UK: TELECOMS 3 - THE POWER OF ENERGIS. - A well-connected newcomer has plans to be both BT's main competitor and its biggest customer.

by Malcolm Brown.
Last Updated: 31 Aug 2010

A well-connected newcomer has plans to be both BT's main competitor and its biggest customer.

David Dey, chief executive of the UK's newest telecommunications company, Energis, wants it both ways. He wants to be a third force in telecoms, taking a major slice of business from BT and Mercury, but he also wants to be BT's biggest customer.

This is not quite the paradox it seems. Energis is building the arteries of a new telecoms network - the mainline fibre optic connections between cities and towns - while the 'veins', the so-called local loop networks which run into every house and factory, will be provided, for a price, by others, most notably BT. So the bigger Energis gets, the more it will use BT for the local loop connections.

The company, which is wholly owned by the National Grid Company, will launch its service in spring 1994, initially linking 20 of the country's largest towns and cities.

Energis has had one major advantage over other companies vying for a slice of the telecoms market: because its parent owns the national grid it is able to piggy-back on the network of pylons and overhead powerlines that criss-cross the country. It is, quite literally, winding its fibre optic cables around the existing powerlines.

Because it does not have to dig and bury cables, says Dey, it can build the network four times faster than anyone else could using conventional techniques, and at about a quarter of the cost. 'That's the primary reason why the electricity industry is the natural competitor to BT.' The teams which wrap the cables round the powerlines were expecting to complete 1,800 kilometres by the end of December and anticipate doubling that by next July.

By January 1995 the network will reach nearly all major towns and cities.

Energis is going for the long-distance and international call markets, not local calls where it could never realistically compete with BT, says Dey. By the end of the decade he expects not only to be BT's biggest customer but to have become larger than Mercury. To do that, he says, the company has to differentiate itself very clearly from BT and Mercury.

'If we came in as a "me-too" operator, looking the same as BT and Mercury, offering exactly the same services, then it just degenerates into a price war. We'd get a small market share, five per cent, and that'd be it.' A key difference, says Dey, is that Energis will be customer-driven. Companies will be able, using special software, to enter their requirements on a personal computer and immediately send those demands through the network so that they drive the system directly themselves.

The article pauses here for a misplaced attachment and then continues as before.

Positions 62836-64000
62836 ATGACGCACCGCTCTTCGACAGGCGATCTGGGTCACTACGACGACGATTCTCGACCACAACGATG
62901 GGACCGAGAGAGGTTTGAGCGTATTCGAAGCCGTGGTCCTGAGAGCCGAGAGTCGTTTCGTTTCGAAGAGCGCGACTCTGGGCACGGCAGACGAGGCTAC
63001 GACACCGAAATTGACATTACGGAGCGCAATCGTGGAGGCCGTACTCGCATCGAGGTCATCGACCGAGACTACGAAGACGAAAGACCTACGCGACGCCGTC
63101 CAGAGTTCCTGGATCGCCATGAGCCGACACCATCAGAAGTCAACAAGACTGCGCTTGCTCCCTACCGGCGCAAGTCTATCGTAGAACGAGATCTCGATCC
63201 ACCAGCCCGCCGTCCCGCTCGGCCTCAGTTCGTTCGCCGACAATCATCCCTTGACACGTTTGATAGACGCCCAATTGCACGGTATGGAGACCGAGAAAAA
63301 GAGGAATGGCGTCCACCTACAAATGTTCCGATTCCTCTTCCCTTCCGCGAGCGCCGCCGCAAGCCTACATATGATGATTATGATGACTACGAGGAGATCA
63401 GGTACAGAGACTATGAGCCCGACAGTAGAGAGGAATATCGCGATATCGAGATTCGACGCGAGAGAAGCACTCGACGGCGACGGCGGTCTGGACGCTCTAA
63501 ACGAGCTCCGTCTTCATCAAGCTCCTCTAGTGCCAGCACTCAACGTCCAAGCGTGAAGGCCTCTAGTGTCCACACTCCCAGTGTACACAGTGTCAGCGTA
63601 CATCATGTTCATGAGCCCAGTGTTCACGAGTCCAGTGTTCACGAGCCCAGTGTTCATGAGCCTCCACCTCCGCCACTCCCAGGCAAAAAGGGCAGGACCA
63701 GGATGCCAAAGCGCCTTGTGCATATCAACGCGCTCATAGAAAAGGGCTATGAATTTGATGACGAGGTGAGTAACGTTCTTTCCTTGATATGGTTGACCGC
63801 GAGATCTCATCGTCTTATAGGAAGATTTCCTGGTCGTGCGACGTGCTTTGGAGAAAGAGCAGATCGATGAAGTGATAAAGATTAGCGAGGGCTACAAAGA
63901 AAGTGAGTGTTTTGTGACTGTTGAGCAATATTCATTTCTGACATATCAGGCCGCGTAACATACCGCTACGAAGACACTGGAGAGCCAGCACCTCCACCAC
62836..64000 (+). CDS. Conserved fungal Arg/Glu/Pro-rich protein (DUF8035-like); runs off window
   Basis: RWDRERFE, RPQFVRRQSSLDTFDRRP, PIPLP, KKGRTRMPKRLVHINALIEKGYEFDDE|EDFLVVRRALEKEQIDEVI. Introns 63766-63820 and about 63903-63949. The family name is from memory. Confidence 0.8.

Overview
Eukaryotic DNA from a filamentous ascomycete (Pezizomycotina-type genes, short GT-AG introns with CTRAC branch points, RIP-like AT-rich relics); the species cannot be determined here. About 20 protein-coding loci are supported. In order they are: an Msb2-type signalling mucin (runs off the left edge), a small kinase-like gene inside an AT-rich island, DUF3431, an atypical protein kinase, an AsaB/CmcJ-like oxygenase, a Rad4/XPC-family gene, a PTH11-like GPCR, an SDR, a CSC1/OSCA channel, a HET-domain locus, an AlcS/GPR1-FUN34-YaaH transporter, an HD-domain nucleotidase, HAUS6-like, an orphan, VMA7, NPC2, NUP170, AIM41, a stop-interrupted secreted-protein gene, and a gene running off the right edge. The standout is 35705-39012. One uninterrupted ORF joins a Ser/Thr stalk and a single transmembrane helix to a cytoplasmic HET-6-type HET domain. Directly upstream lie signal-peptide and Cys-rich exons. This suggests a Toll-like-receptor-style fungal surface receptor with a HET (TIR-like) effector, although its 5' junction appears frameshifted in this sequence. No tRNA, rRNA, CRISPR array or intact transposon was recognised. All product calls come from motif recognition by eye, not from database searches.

There is very little 'visibility' in the present networks, says Dey. 'If I'm a clearing bank and I want to get a connection between my Bristol branch office and my Oxford branch office I'll have to call BT and they'll give me a quotation and within 20 days they'll put in that circuit for me. On our network the customer will be able to sit at his terminal, click on to Bristol and Oxford, say that the capacity he wants is 65 kilowatts and by clicking again he'll be able to put that capacity in place himself. It will improve his bottom line. If the bank only wants the line for three hours it can put it in place for three hours.' Competitors cannot match that kind of flexibility, Dey suggests.

Energis is essentially a marketing company. It is outsourcing almost everything else. Although it is putting down a completely new network, it only has a couple of people in-house dedicated to building that network. The main work is sub-contracted to Northern Telecom, the Canadian telecommunications equipment supplier.

One of its major assets when the system is up and running, says Dey, should be its connections with the local electricity companies. 'The electricity industry has a customer relationship with every business and every home in the UK.' So Energis will get benefits from the electricity companies. But they should benefit too. 'The demand for electricity is not increasing in this country - maybe one per cent a year - so you've got these very large companies who are cash rich and their core business is not growing. They're very keen to evolve into a new core business.' BT's attitude to Energis is rather schizophrenic, says Dey. 'They say, "If you grow the market, that's great, but if you're just taking business away from us, that's bad." I think we can grow the market and grow the use of telephony.'

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